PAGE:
When you have someone talking, there usually isn’t a lot of motion in the scene. Their mouth moves. Their head moves slightly. They blink. From one frame to the next, only a very small percent of the overall image needs to change. Sure, there are times when the camera is moving like crazy, and in those cases it gets harder to get much in the way of savings. But most of the time, 90% (a number I made up, but is reasonable) of the pixels will be the same between any two adjacent frames.
But even among those pixels that are changing, they’re not changing much. When Rutger Hauer moves his mouth, there are slight shifts in the lighting on his cheek, but it’s still skin-tone under a blue light.
A single 1920×1080 Blu-Ray image is comprised of 2,073,600 pixels. At full color, each pixel would take 3 bytes, which means a single uncompressed frame would be 6MB. That’s 144MB of data a second for video, or 8GB a minute. A dual-layer Blu-Ray holds 50GB of data. Which means that on the average Blu-Ray disc, by the time you were done with the FBI warnings, the main menu, ad the trailers, the disc would be full. Without compression, you would literally run out of space before you reached the opening credits.
So we’re getting a ridiculous amount of compression, is what I’m saying. We’re getting more than people might have thought was mathematically possible 20 years ago. Videos aren’t stored as a series of fixed images, but instead they begin with a reference image / keyframe, and then subsequent frames are built by keeping track of the slight differences from one instant to the next. These changes are cumulative, making pixels brighter or darker as characters move around the scene. Then the camera undergoes a significant change (the lighting changes, or the POV shifts) and we get a new keyframe, and the process begins again.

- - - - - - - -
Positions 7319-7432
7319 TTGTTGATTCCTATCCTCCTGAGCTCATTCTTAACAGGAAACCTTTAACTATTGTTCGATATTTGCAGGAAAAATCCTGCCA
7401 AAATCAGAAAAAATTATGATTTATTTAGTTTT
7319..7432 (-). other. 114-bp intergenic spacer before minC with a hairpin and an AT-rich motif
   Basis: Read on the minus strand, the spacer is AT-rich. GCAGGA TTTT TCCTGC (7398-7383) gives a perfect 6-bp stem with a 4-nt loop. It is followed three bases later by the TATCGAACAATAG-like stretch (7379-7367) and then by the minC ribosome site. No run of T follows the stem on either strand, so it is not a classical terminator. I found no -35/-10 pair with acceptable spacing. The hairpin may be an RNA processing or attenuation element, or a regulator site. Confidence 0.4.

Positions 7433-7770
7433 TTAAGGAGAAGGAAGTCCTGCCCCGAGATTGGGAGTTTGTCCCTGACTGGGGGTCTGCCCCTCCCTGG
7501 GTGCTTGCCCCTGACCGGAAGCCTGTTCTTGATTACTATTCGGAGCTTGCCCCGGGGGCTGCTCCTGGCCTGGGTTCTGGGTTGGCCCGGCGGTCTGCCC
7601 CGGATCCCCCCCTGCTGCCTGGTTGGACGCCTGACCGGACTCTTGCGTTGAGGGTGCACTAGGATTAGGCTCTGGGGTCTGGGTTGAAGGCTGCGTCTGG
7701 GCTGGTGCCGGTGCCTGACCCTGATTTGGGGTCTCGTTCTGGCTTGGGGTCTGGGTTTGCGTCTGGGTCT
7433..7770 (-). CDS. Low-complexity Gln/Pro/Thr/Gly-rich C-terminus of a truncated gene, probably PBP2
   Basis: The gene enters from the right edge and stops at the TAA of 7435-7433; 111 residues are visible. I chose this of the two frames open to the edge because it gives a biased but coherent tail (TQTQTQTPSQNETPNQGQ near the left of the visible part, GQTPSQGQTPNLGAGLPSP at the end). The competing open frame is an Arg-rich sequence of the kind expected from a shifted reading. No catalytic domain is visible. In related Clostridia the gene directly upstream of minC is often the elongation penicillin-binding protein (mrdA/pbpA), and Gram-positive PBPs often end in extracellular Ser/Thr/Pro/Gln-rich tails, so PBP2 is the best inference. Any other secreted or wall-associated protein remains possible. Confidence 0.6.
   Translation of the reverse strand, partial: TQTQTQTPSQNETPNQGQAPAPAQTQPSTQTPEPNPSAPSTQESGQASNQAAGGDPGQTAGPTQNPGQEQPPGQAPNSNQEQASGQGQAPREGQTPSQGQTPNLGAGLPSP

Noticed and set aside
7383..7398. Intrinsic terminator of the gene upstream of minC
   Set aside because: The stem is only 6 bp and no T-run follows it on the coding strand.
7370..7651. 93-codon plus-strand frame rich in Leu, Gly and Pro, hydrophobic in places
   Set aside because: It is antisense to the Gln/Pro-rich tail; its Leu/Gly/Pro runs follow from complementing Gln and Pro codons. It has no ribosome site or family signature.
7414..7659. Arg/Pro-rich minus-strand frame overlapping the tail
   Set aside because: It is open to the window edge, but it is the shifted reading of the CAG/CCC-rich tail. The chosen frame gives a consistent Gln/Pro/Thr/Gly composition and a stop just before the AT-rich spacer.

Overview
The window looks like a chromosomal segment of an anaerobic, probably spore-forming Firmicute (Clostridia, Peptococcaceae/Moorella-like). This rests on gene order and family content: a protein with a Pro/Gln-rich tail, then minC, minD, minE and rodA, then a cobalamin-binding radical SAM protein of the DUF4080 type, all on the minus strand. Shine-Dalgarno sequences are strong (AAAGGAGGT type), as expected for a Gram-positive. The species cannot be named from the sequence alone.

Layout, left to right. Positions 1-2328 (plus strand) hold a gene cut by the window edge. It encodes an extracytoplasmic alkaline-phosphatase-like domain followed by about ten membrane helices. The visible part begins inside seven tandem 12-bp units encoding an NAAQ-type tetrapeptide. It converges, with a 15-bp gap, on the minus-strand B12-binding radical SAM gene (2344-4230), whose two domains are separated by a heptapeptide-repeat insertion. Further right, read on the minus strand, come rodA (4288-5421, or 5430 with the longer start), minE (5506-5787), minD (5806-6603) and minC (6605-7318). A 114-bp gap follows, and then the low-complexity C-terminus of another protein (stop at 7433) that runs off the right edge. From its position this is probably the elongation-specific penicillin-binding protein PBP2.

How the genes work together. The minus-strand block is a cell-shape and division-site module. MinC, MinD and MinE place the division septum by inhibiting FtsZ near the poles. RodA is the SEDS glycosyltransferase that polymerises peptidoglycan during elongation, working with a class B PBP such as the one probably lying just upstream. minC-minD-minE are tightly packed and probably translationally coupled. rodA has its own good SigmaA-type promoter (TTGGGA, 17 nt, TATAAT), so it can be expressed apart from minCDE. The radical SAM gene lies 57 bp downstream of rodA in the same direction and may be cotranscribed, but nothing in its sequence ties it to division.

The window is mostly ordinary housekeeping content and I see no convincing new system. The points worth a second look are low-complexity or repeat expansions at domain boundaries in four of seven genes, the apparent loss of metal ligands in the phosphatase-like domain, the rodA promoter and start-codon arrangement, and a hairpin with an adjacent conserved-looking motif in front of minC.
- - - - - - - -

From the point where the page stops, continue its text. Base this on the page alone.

Now, you don’t want to end up with a situation where a fast-moving scene of flashing lights ends up taking a ton of space. Without some sort of safeguard, a really busy scene could bloat the individual frames. You might end up in a situation where the device is physically incapable of moving data off of the disc rapidly enough to keep the video going without stuttering. (I don’t actually know if this is possible now, but I know it was a concern in the past.) You don’t want some section of shaky-cam and flashing lights to blow your storage, throughput, or CPU budget. So, videos are throttled to only feed so much data a second. If the raw footage is too complex, the compression will reduce the image quality. Effectively, the movie will get blurrier. Since this happens mostly in sequences of flashing lights and rapid camera movement, it’s actually hard to tell.
Now, this means that some types of things will compress far better than others. For years I wondered why I couldn’t find a decent version of Groove is in the Heart by Dee Lite. The YouTube version is pixel soup. You can google around and find slightly better versions, but they’re all basically mush. Perhaps the label just hasn’t seen fit to put out the official video, but I kind of suspect that problem is the video itself. Made in 1990, it’s almost perfectly engineered to thwart modern compression techniques. Most of the video is people in multicolored clothing, dancing in front of a kaleidoscopic background. They are going to be very few reusable pixels from one frame to the next.
Which brings me, 1,200 words later, to the point of this article. As I said above, as you watch a movie it’s really just altering the on-screen images a little bit at a time. But what happens if some of those keyframes end up missing? What happens if your video is riddled with Swiss-cheese gaps, and you have sections where you’ve got all the changes, but not the base image being changed?
This is apparently possible for people downloading movies via bittorrent. The peer-to-peer nature of the thing means that you download sections of a video chaotically, based on what everyone else has, what you need, and which peers are available. Apparently video players will play these fragmented things. Which results in the following video. Note that according to the poster, no editing was performed on this. This is exactly how the incomplete video appeared:
Yes, the music is part of the magic here. But still. This was strangely haunting.
Shamus Young is an old-school OpenGL programmer, author, and composer. He runs this site and if anything is broken you should probably blame him.